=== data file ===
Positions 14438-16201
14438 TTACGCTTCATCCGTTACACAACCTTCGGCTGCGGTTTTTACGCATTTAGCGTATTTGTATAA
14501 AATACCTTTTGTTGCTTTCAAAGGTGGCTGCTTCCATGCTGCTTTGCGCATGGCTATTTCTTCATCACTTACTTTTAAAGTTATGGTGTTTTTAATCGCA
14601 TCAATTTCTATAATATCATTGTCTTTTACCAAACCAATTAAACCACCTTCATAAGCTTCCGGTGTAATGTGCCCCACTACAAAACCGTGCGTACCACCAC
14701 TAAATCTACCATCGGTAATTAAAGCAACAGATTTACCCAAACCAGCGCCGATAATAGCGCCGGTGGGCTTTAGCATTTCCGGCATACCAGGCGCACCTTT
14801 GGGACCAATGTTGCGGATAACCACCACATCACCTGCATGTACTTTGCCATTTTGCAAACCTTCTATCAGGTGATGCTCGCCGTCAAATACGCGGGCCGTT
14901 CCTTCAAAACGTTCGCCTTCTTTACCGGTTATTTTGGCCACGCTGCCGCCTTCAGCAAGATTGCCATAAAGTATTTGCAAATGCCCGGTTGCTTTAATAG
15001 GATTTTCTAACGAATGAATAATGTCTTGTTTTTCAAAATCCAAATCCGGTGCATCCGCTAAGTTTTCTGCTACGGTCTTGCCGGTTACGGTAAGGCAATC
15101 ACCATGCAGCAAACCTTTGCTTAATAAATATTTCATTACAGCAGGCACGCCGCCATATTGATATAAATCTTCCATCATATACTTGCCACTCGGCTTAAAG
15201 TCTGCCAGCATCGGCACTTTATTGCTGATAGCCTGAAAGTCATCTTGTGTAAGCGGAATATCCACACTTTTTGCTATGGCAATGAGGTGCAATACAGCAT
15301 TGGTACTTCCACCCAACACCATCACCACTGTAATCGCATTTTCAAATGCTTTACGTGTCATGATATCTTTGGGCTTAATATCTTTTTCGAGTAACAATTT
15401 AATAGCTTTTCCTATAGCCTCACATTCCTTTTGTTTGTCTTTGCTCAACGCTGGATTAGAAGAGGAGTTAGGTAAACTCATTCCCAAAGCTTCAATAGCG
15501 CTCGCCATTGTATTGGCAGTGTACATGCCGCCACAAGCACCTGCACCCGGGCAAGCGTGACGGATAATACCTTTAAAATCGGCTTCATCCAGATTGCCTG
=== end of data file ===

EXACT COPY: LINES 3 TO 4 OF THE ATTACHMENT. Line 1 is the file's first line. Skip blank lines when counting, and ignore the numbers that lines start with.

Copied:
14501 AATACCTTTTGTTGCTTTCAAAGGTGGCTGCTTCCATGCTGCTTTGCGCATGGCTATTTCTTCATCACTTACTTTTAAAGTTATGGTGTTTTTAATCGCA
14601 TCAATTTCTATAATATCATTGTCTTTTACCAAACCAATTAAACCACCTTCATAAGCTTCCGGTGTAATGTGCCCCACTACAAAACCGTGCGTACCACCAC